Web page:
Limits...
On the accuracy of language trees.

Pompei S, Loreto V, Tria F - PLoS ONE (2011)

Bottom Line: This procedure presents an intrinsic limitation: when dealing with real data sets, one typically does not know which model of evolution is the most suitable for them.A possible way out is to compare algorithmic inference with expert classifications.Based on these scores we quantify the relative performances of the distance-based algorithms considered.

View Article: PubMed Central - PubMed

Affiliation: Complex Systems Lagrange Lab, Institute for Scientific Interchange, Torino, Italy.

ABSTRACT
Historical linguistics aims at inferring the most likely language phylogenetic tree starting from information concerning the evolutionary relatedness of languages. The available information are typically lists of homologous (lexical, phonological, syntactic) features or characters for many different languages: a set of parallel corpora whose compilation represents a paramount achievement in linguistics. From this perspective the reconstruction of language trees is an example of inverse problems: starting from present, incomplete and often noisy, information, one aims at inferring the most likely past evolutionary history. A fundamental issue in inverse problems is the evaluation of the inference made. A standard way of dealing with this question is to generate data with artificial models in order to have full access to the evolutionary process one is going to infer. This procedure presents an intrinsic limitation: when dealing with real data sets, one typically does not know which model of evolution is the most suitable for them. A possible way out is to compare algorithmic inference with expert classifications. This is the point of view we take here by conducting a thorough survey of the accuracy of reconstruction methods as compared with the Ethnologue expert classifications. We focus in particular on state-of-the-art distance-based methods for phylogeny reconstruction using worldwide linguistic databases. In order to assess the accuracy of the inferred trees we introduce and characterize two generalizations of standard definitions of distances between trees. Based on these scores we quantify the relative performances of the distance-based algorithms considered. Further we quantify how the completeness and the coverage of the available databases affect the accuracy of the reconstruction. Finally we draw some conclusions about where the accuracy of the reconstructions in historical linguistics stands and about the leading directions to improve it.

Show MeSH

Related in: MedlinePlus

Ethnologue resolution power.This map represents the Ethnologue resolution power in the different world locations. Red areas corresponds to regions where the Ethnologue classification is completely binary, i.e., correspond to a tree in which each internal node has exactly two child nodes. Yellow areas corresponds to fully unspecified trees, featuring only a star structure. Grey areas are those for which no data are present in the databases we consider to reconstruct language trees. Asterisks are for regions which include more than one language family (we report in File S1 the list of such families).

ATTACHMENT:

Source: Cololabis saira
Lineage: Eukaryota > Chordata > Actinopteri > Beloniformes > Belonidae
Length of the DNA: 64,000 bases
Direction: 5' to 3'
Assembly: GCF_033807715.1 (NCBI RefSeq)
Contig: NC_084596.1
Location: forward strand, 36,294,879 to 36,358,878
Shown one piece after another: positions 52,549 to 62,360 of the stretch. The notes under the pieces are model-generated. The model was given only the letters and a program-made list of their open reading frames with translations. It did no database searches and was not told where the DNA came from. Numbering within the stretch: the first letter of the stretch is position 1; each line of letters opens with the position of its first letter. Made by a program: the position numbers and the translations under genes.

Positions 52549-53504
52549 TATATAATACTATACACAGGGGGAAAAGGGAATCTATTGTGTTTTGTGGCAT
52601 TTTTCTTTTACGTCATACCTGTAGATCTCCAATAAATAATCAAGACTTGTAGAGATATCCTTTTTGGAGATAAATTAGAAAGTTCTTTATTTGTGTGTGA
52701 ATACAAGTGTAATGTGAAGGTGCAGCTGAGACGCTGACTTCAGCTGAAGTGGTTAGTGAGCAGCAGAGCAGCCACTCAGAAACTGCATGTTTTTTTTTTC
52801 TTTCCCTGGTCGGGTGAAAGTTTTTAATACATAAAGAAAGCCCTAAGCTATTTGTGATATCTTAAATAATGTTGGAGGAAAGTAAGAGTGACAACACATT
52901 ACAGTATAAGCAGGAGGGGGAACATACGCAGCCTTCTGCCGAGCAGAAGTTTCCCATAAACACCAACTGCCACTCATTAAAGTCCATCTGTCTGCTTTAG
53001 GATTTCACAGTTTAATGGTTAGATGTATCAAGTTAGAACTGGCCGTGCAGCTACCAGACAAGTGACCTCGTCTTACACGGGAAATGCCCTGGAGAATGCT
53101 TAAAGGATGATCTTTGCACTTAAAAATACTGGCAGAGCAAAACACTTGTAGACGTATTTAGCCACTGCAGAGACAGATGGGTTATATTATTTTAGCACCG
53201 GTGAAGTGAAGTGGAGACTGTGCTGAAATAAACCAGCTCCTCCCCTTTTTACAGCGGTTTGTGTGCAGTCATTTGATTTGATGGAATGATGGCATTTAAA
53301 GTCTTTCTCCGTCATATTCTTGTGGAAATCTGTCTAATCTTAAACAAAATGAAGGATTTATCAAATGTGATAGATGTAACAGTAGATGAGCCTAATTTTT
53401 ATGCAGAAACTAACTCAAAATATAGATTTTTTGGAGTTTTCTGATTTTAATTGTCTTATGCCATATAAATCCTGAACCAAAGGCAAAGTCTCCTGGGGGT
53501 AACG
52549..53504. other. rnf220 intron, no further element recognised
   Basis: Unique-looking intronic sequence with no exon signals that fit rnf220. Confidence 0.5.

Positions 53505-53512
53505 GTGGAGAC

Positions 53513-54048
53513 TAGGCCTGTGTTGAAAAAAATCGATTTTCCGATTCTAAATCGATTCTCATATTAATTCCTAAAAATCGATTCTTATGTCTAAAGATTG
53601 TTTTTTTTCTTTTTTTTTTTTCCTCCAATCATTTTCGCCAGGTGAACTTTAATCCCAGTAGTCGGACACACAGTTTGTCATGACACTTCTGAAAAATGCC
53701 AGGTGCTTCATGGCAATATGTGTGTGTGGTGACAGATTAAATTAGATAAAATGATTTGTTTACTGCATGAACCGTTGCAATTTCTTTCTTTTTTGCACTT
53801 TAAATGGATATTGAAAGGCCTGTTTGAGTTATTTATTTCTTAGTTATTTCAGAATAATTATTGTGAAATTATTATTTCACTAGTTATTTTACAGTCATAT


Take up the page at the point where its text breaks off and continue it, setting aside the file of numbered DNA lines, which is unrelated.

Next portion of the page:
© Copyright Policy
Related In: Results  -  Collection


getmorefigures.php?uid=PMC3108590&req=5

pone-0020109-g001: Ethnologue resolution power.This map represents the Ethnologue resolution power in the different world locations. Red areas corresponds to regions where the Ethnologue classification is completely binary, i.e., correspond to a tree in which each internal node has exactly two child nodes. Yellow areas corresponds to fully unspecified trees, featuring only a star structure. Grey areas are those for which no data are present in the databases we consider to reconstruct language trees. Asterisks are for regions which include more than one language family (we report in File S1 the list of such families).

Mentions: The Ethnologue can be described as a comprehensive catalogue of the known languages spoken in the world [24]. The Ethnologue was founded by R.S. Pittman in 1951 as a way to communicate with colleagues about language development projects. Its first edition was a ten-page informal list of language and language group names. As of its sixteenth edition, Ethnologue has grown in a comprehensive database that is constantly being updated as new information arrives. As of now it contains close to language descriptions, organized by continent and country, which can be represented as a tree. As already mentioned, this tree is not always fully specified since it contains a lot of non-binary structures, in which the details of the phylogeny are not given due to a lack of certain information. Figure 1 illustrates geographically how the Ethnologue classifications deviate from being purely binary.